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Fri Jan 24, 2020, 01:43 AM

'Denial of justice': Britain rebukes U.S. for not giving up diplomat's wife

Last edited Fri Jan 24, 2020, 03:58 PM - Edit history (1)

Source: Reuters

LONDON/WASHINGTON (Reuters) - Britain criticized the United States on Friday for refusing to extradite a U.S. diplomat’s wife who was involved in a car crash that killed a British teenager, saying it amounted to a “denial of justice”.

British prosecutors have requested the extradition of Anne Sacoolas over the crash last August in which 19-year-old Briton Harry Dunn was killed while riding his motorbike.

But the State Department said on Thursday that Sacoolas had diplomatic immunity and that to extradite her would set “an extraordinarily troubling precedent”.

British Foreign Secretary Dominic Raab said on Friday that he had spoken to the U.S. ambassador in London, Woody Johnson, to express Britain’s disappointment.

-snip-

WORLD NEWS JANUARY 23, 2020 / 10:05 PM / UPDATED 2 HOURS AGO
Elizabeth Howcroft, Eric Beech
3 MIN READ


Read more: https://www.reuters.com/article/us-britain-usa-crash/u-s-denies-britains-extradition-request-for-diplomats-wife-idUSKBN1ZN07O



EDIT: article updated at link

Original Reuters headline: U.S. denies Britain's extradition request for diplomat's wife

16 replies, 1296 views

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Response to Eugene (Original post)

Fri Jan 24, 2020, 01:46 AM

1. That's news to Me

I didn’t know the spouses of diplomats are given diplomatic immunity from crimes.

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Response to Roy Rolling (Reply #1)

Fri Jan 24, 2020, 05:18 AM

3. Not surprising when you think about it

Diplomats and members of the mission are protected for their safety -- to prevent them from being arrested under some bogus charge in a highly authoritarian country (i.e. North Korea for countries with an embassy there).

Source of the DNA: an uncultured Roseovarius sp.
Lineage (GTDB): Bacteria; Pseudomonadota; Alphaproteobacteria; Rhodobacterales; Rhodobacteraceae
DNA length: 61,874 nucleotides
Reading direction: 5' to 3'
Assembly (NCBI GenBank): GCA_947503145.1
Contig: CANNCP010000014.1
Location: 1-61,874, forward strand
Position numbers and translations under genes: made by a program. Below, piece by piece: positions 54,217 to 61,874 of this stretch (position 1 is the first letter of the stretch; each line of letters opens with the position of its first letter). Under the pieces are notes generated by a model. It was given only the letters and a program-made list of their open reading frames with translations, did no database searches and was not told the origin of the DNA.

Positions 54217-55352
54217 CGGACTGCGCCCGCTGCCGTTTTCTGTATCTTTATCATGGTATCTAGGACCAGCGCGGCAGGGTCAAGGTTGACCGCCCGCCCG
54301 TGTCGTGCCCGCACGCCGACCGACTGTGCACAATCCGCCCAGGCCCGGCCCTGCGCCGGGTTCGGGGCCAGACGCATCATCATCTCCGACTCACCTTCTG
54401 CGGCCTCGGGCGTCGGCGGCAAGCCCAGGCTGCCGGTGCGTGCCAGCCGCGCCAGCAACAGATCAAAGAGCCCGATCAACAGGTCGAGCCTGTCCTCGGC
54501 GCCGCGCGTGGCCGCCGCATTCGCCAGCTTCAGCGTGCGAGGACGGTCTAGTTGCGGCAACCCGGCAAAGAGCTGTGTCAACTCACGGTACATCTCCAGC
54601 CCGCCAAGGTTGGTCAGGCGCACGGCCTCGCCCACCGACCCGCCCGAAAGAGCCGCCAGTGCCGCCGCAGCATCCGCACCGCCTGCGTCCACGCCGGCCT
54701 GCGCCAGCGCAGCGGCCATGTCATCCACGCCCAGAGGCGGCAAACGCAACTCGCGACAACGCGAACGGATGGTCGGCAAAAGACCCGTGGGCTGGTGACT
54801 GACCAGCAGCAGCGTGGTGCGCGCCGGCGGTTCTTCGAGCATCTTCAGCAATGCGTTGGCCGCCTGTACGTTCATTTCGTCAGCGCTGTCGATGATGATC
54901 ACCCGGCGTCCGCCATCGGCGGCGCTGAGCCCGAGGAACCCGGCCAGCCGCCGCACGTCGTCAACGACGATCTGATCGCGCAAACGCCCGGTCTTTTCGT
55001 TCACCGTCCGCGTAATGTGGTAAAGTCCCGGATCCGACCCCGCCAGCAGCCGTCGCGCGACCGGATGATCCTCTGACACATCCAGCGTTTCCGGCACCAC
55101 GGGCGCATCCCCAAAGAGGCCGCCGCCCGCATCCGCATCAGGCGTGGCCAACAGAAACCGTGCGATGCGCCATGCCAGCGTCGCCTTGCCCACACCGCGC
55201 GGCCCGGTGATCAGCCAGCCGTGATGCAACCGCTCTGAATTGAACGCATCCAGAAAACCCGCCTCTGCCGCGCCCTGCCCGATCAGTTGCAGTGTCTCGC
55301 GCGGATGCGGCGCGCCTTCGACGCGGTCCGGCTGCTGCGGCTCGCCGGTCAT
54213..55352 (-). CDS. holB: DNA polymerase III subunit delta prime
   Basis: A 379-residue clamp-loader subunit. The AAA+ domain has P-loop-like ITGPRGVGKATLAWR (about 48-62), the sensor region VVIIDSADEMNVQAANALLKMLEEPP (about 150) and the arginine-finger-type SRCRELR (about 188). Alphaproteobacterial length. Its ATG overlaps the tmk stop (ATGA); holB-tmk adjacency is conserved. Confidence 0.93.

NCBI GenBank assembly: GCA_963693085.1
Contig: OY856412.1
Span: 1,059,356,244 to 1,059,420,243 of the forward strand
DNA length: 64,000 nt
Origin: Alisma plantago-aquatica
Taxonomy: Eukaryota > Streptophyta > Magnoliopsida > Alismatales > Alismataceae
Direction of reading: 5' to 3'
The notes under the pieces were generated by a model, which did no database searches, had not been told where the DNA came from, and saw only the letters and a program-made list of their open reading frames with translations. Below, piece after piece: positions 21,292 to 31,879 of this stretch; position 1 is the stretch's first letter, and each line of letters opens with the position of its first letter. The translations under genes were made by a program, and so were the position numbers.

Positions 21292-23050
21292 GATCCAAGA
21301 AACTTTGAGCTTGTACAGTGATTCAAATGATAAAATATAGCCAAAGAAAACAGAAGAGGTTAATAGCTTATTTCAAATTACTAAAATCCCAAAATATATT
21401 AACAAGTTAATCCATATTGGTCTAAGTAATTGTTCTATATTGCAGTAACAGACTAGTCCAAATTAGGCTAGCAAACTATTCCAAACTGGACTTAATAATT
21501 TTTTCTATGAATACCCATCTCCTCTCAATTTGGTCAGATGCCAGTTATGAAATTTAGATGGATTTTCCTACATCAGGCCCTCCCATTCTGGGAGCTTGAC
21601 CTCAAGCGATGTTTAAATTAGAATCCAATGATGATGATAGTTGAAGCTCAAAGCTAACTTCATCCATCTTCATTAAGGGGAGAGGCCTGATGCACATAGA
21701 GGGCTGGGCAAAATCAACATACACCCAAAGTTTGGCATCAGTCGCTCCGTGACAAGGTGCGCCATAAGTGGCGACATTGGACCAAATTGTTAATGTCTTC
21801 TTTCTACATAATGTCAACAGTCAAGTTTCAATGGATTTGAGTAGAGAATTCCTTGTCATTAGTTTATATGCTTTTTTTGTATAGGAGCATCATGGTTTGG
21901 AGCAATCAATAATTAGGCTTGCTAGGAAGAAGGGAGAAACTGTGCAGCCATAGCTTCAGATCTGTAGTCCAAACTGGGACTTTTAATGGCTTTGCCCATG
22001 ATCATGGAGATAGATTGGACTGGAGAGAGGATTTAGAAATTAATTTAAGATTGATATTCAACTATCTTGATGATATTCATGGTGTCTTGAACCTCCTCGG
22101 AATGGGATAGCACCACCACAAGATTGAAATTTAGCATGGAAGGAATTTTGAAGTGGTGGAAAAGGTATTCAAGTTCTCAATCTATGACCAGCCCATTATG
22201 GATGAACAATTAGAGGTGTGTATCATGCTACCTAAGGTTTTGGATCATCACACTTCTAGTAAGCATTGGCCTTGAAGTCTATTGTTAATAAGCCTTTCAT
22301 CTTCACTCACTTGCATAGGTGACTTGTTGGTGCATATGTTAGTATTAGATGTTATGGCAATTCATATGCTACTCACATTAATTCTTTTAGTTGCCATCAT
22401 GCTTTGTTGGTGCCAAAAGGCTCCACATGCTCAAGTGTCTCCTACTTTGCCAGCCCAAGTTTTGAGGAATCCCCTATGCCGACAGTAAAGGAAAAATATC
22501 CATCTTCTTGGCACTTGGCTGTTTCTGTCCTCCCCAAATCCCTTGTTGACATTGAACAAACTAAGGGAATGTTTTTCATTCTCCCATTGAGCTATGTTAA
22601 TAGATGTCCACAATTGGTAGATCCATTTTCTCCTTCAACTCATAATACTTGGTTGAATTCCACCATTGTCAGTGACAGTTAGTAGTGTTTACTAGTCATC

Family members are also protected to keep the host country from arresting (kidnapping them) for political reasons
It's irrelevant the country or the type of gov't involved. It's the same across the world

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Response to Eugene (Original post)

Fri Jan 24, 2020, 04:14 AM

2. When I served in the military

It was well known that if you broke a civilian traffic law and someone was injured or died in Germany (where I was stationed) , it was more likely than not that the US government was going to let the local authorities fully prosecute. If the accident happened on base, and no local nationals were involved, it likely would be a military prosecution only. But if it was in town, and you killed a local national, it was likely you would end up in a local jail for some time.

It is highly unusual for this woman to have caused that accident, and not be returned to the UK for prosecution. Trumps involvement already is harming the US- UK relationship. It’s wrong to keep her here- she needs to stand trial in the UK. Period.

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Response to James48 (Reply #2)

Fri Jan 24, 2020, 05:24 AM

4. Family members of Diplomatic personel have the same protections as Diplomatic personel do

That covers every country

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Response to rpannier (Reply #4)